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Climate Changed: Adaptation strategy to set targets to fight heat, floods, fires

November 24, 2022
The Canadian Press

Mia Rabson

Canada is set to have a new national climate adaptation strategy, outlining the government’s intention to eliminate deaths from heat and forest fires, protect homes and businesses at the highest risk of flooding and help get people forced to flee extreme weather back home faster.

Emergency Preparedness Minister Bill Blair is scheduled to release the adaptation strategy, and a plan to carry it out, in Prince Edward Island on Thursday. He will do so on behalf of Environment Minister Steven Guilbeault, who was called away on a personal matter.

The government describes the document as a blueprint to identify the hazards Canadians face, figure out ways to lower the risk, and setting targets to actually do that.

The targets will include better informing Canadians of those risks, ending all heat-related deaths, and upgrading the national disaster financial assistance program to include not just recovering from a major event, but rebuilding to withstand the next one.


The government will also publish a list of things it intends to do to help adapt, including new investments in the federal Disaster Mitigation and Adaptation Fund, and cash to fight wild fires and produce more complete flood maps for the entire country.

Before discussing the new documents, Blair and several other Liberal ministers and members of Parliament will tour some parts of P.E.I. devastated by post-tropical storm Fiona two months ago. That includes Red Head Harbour, where one wharf was demolished, one was lifted up several metres by the storm surge, and one just disappeared completely.

The storm caused an estimated $660 billion in insured damages. By 2030, the federal government says, extreme weather could cause $15 billion a year in damage.

But that figure could be lower if Canadians adapt to the climate we’re facing now, instead of continuing to live in a country built for the climate of the past.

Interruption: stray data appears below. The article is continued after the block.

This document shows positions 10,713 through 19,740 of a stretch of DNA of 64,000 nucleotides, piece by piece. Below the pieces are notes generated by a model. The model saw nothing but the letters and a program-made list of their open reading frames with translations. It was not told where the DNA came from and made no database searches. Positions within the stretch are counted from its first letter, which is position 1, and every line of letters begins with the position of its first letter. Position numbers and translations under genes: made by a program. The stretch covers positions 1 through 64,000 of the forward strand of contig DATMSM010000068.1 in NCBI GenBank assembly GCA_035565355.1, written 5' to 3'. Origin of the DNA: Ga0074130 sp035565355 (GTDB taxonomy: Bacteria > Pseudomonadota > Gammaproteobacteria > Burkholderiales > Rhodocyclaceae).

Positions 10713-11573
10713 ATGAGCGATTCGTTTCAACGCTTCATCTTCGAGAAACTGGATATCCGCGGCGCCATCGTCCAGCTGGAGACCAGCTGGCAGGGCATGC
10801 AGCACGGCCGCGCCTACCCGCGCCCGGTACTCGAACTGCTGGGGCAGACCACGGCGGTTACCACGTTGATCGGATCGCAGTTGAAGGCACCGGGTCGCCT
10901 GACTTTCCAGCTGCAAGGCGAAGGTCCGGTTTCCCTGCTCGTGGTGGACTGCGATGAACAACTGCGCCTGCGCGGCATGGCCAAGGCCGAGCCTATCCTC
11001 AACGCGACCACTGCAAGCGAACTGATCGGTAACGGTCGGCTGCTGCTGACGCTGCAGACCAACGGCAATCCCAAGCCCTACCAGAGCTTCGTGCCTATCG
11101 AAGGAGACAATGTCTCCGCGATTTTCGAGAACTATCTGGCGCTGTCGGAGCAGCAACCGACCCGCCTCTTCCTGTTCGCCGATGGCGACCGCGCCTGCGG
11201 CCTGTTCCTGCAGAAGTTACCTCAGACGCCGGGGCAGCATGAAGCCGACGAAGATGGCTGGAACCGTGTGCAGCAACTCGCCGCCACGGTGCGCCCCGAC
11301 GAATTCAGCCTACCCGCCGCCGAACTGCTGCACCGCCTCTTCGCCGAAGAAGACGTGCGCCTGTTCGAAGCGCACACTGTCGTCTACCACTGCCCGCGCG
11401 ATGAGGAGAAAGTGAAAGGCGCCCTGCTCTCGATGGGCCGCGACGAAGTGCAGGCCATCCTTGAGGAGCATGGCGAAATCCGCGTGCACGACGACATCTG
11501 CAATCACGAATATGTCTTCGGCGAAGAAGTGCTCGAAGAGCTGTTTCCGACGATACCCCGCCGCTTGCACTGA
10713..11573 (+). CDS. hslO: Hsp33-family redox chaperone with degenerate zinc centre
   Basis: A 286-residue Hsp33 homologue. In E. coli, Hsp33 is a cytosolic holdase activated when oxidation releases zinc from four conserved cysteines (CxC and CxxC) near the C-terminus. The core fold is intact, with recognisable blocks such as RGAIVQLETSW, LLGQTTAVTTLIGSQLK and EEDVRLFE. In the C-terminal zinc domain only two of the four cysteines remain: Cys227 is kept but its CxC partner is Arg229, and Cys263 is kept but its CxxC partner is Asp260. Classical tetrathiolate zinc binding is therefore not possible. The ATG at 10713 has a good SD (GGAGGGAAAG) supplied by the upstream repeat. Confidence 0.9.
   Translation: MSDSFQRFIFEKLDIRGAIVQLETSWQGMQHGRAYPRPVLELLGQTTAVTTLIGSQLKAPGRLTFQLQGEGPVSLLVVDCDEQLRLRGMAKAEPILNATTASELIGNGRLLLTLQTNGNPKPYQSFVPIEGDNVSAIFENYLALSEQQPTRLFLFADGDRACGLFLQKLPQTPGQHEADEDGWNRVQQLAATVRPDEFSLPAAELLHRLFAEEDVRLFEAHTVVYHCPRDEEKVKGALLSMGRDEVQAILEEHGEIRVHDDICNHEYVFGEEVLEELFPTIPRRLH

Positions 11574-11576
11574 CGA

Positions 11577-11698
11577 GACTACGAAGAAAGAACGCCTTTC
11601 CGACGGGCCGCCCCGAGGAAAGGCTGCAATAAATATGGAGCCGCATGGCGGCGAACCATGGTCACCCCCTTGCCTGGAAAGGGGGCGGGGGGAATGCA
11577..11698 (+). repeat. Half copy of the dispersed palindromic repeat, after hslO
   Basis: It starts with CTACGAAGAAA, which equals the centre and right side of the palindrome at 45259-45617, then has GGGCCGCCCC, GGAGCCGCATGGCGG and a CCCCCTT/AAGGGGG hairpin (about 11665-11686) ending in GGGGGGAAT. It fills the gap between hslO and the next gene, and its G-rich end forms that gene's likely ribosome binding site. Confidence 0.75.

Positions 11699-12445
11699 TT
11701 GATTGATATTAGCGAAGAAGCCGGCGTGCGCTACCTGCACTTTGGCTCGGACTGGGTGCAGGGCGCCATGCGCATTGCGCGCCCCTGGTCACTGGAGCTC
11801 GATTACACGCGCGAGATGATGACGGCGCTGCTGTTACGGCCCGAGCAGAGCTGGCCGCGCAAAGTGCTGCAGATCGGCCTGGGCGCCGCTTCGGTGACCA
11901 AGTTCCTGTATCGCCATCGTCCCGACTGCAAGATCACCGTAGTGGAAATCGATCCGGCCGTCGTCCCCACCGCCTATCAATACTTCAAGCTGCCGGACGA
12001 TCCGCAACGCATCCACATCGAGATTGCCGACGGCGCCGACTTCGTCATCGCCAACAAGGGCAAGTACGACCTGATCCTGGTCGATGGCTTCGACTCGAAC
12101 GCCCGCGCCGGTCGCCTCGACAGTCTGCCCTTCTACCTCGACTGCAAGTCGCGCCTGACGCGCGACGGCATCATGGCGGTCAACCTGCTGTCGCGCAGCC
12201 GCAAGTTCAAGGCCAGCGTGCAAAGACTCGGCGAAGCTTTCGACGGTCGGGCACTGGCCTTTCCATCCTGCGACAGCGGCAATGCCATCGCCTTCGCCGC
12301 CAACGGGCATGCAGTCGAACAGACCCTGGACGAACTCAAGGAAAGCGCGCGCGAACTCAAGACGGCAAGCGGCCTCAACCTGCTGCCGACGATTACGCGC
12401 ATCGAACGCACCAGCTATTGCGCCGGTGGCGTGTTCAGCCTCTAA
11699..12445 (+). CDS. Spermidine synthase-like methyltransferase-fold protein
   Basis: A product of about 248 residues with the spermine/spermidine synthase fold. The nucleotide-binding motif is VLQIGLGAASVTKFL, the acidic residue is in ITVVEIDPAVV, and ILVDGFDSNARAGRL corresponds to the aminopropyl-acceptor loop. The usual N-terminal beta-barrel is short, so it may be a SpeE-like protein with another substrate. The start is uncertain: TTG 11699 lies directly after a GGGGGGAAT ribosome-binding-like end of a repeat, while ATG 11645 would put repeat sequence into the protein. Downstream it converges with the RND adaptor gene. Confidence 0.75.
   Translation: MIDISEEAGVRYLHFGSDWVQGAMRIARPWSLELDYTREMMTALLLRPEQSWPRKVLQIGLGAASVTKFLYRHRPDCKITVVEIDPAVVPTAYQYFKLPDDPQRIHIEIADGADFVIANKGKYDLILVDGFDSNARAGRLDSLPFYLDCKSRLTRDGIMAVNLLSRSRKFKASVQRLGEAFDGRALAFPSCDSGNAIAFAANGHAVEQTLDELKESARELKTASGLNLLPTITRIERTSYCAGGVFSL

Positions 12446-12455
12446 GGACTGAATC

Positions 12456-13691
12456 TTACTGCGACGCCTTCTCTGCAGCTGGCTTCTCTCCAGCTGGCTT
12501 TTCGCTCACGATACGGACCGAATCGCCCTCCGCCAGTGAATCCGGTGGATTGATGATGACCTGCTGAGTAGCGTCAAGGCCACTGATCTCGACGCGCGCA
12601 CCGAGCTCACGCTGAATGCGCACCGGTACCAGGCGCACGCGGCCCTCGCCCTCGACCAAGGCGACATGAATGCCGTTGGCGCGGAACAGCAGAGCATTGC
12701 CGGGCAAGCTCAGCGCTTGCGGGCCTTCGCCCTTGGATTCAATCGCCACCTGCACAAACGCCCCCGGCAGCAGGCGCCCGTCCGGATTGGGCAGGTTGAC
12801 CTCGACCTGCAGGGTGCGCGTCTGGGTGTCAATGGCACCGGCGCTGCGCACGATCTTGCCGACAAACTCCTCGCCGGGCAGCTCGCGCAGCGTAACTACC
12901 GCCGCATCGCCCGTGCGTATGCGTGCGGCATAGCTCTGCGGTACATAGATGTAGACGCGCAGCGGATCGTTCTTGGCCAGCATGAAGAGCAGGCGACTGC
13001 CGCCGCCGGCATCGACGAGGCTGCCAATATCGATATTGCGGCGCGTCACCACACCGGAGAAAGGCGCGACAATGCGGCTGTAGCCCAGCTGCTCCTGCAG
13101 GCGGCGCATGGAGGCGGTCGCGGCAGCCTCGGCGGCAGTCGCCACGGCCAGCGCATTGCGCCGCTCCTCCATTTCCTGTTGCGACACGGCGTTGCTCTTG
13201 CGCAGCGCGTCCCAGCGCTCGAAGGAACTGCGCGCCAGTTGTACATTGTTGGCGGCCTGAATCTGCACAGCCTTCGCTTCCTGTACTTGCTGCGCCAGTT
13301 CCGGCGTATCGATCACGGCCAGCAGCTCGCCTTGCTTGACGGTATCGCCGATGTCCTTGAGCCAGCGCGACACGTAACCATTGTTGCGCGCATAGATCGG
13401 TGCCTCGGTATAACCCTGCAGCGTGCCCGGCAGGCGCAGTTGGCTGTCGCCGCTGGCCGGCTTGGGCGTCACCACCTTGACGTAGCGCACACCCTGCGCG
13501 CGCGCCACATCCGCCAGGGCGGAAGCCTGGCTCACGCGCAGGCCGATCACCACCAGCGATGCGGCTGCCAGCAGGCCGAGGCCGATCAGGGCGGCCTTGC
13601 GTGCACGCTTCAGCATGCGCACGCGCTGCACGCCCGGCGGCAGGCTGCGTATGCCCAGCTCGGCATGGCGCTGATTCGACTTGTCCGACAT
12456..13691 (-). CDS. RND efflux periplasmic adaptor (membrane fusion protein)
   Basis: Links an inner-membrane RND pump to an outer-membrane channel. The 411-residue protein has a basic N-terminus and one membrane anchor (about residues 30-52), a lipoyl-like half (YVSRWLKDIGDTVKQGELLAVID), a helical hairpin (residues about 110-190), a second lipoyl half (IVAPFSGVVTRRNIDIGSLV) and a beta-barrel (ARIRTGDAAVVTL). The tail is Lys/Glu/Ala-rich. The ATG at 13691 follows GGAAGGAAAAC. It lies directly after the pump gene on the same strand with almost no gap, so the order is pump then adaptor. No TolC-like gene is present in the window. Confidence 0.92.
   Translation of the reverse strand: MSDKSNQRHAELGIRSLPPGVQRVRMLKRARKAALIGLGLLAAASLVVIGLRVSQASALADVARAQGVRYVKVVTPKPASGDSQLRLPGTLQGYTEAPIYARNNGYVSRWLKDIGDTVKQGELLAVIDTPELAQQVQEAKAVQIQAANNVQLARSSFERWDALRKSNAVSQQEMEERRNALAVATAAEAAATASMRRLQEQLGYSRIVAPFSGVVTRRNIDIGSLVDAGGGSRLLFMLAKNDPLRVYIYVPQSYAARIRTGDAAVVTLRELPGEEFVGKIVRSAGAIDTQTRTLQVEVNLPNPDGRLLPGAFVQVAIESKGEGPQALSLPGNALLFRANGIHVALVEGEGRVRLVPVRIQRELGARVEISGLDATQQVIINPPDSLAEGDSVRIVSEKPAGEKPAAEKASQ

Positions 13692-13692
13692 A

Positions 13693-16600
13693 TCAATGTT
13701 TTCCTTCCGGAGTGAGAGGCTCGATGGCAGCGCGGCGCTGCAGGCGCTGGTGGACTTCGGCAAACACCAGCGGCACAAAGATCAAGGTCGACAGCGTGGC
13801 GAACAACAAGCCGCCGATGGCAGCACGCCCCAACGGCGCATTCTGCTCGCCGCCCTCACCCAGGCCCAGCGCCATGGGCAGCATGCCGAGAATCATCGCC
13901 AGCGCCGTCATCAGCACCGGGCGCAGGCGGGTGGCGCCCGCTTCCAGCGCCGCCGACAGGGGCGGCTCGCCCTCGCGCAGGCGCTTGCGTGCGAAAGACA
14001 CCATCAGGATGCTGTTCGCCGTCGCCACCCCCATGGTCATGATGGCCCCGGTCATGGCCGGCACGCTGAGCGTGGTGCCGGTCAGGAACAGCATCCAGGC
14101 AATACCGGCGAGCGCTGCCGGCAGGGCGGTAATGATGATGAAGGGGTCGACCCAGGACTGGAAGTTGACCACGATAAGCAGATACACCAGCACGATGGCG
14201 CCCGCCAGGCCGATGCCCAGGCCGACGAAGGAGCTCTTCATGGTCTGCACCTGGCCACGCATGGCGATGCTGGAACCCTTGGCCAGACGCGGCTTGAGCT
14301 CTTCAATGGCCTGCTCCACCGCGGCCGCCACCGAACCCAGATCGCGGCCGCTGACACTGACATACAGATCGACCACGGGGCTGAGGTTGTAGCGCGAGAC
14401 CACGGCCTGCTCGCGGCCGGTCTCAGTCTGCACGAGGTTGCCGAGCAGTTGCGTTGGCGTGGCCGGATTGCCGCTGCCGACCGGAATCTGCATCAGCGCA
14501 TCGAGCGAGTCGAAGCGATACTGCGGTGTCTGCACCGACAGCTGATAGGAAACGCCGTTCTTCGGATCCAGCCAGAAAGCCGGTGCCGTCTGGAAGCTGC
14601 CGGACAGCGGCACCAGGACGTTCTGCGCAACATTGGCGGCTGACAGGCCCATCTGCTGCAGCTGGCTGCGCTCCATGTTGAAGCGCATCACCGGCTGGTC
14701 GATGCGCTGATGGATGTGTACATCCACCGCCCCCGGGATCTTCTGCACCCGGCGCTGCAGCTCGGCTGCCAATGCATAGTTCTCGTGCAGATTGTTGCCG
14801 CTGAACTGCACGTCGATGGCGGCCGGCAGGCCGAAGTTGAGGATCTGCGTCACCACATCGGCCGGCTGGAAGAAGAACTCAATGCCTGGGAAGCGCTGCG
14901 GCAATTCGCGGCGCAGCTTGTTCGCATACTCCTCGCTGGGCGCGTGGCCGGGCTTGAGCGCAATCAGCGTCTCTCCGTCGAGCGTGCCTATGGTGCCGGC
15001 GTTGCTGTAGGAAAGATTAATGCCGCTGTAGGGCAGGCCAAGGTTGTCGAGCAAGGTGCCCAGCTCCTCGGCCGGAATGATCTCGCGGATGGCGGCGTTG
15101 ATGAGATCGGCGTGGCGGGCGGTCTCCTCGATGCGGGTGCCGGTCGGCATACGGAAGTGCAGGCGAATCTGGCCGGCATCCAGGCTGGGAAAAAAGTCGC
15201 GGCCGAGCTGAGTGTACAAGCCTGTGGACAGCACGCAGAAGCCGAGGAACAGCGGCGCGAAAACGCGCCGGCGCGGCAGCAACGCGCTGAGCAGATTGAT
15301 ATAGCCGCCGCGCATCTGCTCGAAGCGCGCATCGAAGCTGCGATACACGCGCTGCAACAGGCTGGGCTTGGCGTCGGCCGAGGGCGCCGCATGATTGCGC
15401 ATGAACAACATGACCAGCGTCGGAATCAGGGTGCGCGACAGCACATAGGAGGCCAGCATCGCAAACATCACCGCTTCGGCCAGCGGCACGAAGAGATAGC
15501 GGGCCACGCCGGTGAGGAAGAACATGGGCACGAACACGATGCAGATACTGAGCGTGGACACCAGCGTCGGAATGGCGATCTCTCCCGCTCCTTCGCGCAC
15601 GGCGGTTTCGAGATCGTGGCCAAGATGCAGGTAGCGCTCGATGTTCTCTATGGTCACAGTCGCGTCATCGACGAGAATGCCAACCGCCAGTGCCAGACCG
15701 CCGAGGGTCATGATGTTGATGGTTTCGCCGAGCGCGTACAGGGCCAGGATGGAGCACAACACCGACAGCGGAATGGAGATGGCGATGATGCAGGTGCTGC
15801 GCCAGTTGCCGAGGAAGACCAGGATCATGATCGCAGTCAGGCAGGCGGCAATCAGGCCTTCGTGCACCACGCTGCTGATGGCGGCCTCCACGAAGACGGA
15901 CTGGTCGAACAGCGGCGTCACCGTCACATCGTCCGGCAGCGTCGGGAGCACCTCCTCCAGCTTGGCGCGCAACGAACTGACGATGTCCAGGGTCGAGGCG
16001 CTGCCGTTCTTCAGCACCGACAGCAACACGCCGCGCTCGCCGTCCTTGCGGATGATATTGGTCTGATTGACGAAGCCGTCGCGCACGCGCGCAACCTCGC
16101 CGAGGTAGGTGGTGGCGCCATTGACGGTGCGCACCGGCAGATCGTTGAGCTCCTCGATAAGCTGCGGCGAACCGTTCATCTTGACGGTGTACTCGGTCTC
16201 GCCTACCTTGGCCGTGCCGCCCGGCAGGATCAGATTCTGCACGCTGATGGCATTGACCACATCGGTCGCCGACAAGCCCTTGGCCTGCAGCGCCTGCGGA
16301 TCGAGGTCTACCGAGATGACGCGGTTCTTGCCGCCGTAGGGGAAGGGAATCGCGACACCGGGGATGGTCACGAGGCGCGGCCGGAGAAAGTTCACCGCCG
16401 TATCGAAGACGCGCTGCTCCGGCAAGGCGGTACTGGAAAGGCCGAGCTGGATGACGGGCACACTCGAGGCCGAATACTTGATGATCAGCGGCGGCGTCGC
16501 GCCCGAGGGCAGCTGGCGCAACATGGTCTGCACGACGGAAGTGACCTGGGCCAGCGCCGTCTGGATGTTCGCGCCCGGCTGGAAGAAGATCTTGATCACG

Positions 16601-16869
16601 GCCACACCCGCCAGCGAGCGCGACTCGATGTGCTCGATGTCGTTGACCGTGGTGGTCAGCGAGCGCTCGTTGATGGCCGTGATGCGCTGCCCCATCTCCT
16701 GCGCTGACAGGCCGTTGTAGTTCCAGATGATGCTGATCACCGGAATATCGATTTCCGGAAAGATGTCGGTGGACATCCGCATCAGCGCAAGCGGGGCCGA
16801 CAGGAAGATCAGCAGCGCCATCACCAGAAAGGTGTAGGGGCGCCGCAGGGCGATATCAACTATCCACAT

“The choices and adaptation actions we take today will help decide the future of our communities, our livelihoods, the environment and economy,” Guilbeault said in a statement Wednesday.

That statement accompanied the release of an assessment of the climate impacts already facing Northern Canada. It warns that in the North, where warming is happening three times faster than the global average, “climate change is producing severe, and in many cases irreversible, changes to northern landscapes and ecosystems.”

That includes warming permafrost, the invasion of shrubs on the tundra, shifts in how species are distributed, and increased pests and fires.

The other regional assessments have already warned of everything from rising sea levels in the Atlantic, more frequent heat waves in Quebec, heavier rainfalls in southern Ontario, and more common floods and fires in British Columbia.

In the Prairies, climate change could upend entire ecosystems, turning boreal forest into parklands and grasslands and eliminating some mountain ecosystems entirely.

In climate change policy, mitigation is the word used for actions to reduce the greenhouse gas emissions that trap heat in the atmosphere leading to global warming. Adaptation is the word used for actions that adjust our lives to the fact the planet has already warmed.

Scientific assessments show by 2016, Atlantic Canada was already 0.7 C warmer on average than in 1948. Quebec had warmed between 1 C and 3 C depending on the region, and could warm another 3.5 C by 2050.

The adaptation strategy will include some specific and measurable targets on everything from flood protection to expanding protected areas. But those targets are tentative awaiting provincial and territorial sign-off.

The government will spend 90 days consulting with the provinces and territories on the plan and the targets, some of which fall into provincial jurisdiction.

Blair Feltmate, head of the Intact Centre on Climate Adaptation at the University of Waterloo, said adaptation isn’t just a nice to have, it’s mission critical.

“Every day we don’t adapt is a day we don’t have,” he said.

Feltmate was among dozens of experts who contributed to the development of the strategy, and provided key areas for the government to focus on in the final plan. Guilbeault made their advice public in May and the government spent the last six months consulting on the ideas.

The Liberal government promised to release the strategy by the end of this year, but had hoped to have it published before the recent United Nations climate talks in Egypt. It was not yet ready then, but Canada will be able to present the strategy at the UN biodiversity summit in Montreal next month.

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